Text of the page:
Probiotics Could Also Benefit Oral Health

OTC Guide2024 OTC Guide

Pharmacists Can Help Patients Select Probiotic Products and Advise Them on When to Seek Further Care.

Recent research findings published in Pharmaceuticals suggest that probiotic microorganisms, typically used for gut health, could also benefit dental health. According to the literature review, probiotics are associated with reduced cariogenic pathogens and protection against periodontal diseases, although the exact mechanism is unknown.

Probiotic Bacteria, Pharmacy, Oral Care | Image Credit: picture-waterfall -

Image Credit: picture-waterfall -

The oral mucosa is believed to have the second-largest number of host microbes after the colon, according to the study authors. Researchers have previously established that a diverse and healthy microbiota thrives in the oral cavity, with many commensal microorganisms beneficial in preventing or treating oral diseases. In fact, physiological microbiota are well known to safeguard the oral cavity against infection.

Probiotics have been proposed as an effective treatment for some oral health concerns, such as candidiasis, based on studies finding that probiotics can inhibit the growthof Candida biofilms in vitro. Similarly, researchers have observed positive effects with probiotics following antibiotics or chemotherapy treatments, with one study suggesting that Lactobacillus brevis CD2 lozenges reduced the incidence of oral mucositis caused by grade 3 and 4 anticancer therapy.

In one study of probiotic use for dental caries and associated microbes, investigators found a trend toward a decrease in the number of streptococci in saliva, and several studies suggested that consuming probiotic products with lactobacilli or probiotic bifidobacteria could decrease the quantity of Streptococcus mutans in saliva. However, the study authors noted that the study populations were small and the studies were short, suggesting stronger evidence is needed.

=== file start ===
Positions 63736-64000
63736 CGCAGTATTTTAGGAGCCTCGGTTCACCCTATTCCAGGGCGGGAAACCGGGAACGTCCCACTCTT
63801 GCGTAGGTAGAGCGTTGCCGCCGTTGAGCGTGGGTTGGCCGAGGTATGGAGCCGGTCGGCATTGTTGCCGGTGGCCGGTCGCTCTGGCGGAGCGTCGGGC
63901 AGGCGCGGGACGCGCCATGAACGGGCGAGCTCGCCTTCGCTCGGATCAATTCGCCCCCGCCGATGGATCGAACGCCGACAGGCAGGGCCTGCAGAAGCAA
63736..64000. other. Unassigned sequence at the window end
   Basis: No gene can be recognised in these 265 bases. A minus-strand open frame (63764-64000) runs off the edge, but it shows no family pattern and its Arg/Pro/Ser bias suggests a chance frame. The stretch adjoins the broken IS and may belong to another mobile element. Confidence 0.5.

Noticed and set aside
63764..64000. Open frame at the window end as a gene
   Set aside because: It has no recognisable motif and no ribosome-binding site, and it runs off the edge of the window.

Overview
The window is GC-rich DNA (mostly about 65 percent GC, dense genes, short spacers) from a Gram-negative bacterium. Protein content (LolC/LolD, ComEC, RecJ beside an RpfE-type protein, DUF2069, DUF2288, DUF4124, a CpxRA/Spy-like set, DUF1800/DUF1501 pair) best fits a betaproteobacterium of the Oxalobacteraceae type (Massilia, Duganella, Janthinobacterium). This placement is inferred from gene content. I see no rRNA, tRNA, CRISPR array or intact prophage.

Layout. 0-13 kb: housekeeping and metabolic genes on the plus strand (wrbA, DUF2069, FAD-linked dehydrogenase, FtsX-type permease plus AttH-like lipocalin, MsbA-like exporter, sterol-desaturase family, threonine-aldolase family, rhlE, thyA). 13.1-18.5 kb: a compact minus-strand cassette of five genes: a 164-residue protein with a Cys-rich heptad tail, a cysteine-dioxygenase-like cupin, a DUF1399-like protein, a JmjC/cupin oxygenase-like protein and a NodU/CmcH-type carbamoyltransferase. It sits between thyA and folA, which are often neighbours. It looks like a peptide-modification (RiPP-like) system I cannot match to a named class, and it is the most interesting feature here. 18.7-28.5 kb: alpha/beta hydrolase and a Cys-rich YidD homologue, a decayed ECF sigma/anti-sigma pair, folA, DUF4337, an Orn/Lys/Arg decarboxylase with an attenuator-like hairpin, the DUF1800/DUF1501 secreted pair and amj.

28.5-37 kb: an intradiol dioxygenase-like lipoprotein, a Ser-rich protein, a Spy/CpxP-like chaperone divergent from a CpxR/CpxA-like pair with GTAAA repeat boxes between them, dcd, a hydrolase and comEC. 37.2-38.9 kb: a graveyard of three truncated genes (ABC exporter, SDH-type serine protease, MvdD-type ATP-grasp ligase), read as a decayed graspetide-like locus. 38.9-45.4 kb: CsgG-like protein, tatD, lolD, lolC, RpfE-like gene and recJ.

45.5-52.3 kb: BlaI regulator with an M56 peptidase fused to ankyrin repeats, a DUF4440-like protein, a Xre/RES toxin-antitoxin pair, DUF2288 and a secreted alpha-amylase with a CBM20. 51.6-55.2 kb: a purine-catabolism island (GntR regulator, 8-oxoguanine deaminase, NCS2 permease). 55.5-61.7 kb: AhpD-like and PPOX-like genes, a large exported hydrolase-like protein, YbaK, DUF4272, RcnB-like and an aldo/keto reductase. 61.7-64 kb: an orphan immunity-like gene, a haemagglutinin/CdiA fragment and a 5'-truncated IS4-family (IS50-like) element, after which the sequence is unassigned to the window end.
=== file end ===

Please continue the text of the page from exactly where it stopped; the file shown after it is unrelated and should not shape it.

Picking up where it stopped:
With regard to periodontal disease, research has established that Lactobacillus reuteri probiotic is an effective option for gingivitis and periodontal disease. One study evaluated this and found improvements in all parameters, including bleeding on probing, gingivitis, plaque index, attachment level, and pocket depth.

Additionally, probiotic use has been evaluated for its effectiveness in halitosis. Specifically, Weissella cibaria was researched for this use and outcomes in subjective halitosis, subjective oral health status, depression, self-esteem, and oral health-related quality of life were measured. At baseline and 8 weeks later, participants who received placebo vs the probiotic displayed statistically significant variations in subjective halitosis and quality-of-life scores.

Finally, one study of the use of multispecies probiotics for peri-implant mucositis found that the therapy provided additional clinical and immunological benefits when used in addition to mechanical debridement. However, the authors acknowledged that it was a short assessment period and recommended further research.

Although the studies evaluated in this review warrant further research, the authors noted that a number of therapeutic advances of probiotic bacteria have been well established. Pharmacists can play a key role in helping patients select OTC probiotic products and counsel patients on when to visit their primary care provider or dentist.

Inchingolo F, Inchingolo AM, Malcangi G, et al. The benefits of probiotics on oral health: systematic review of the literature. Pharmaceuticals. 2023;16(9):1313. doi:10.3390/ph16091313
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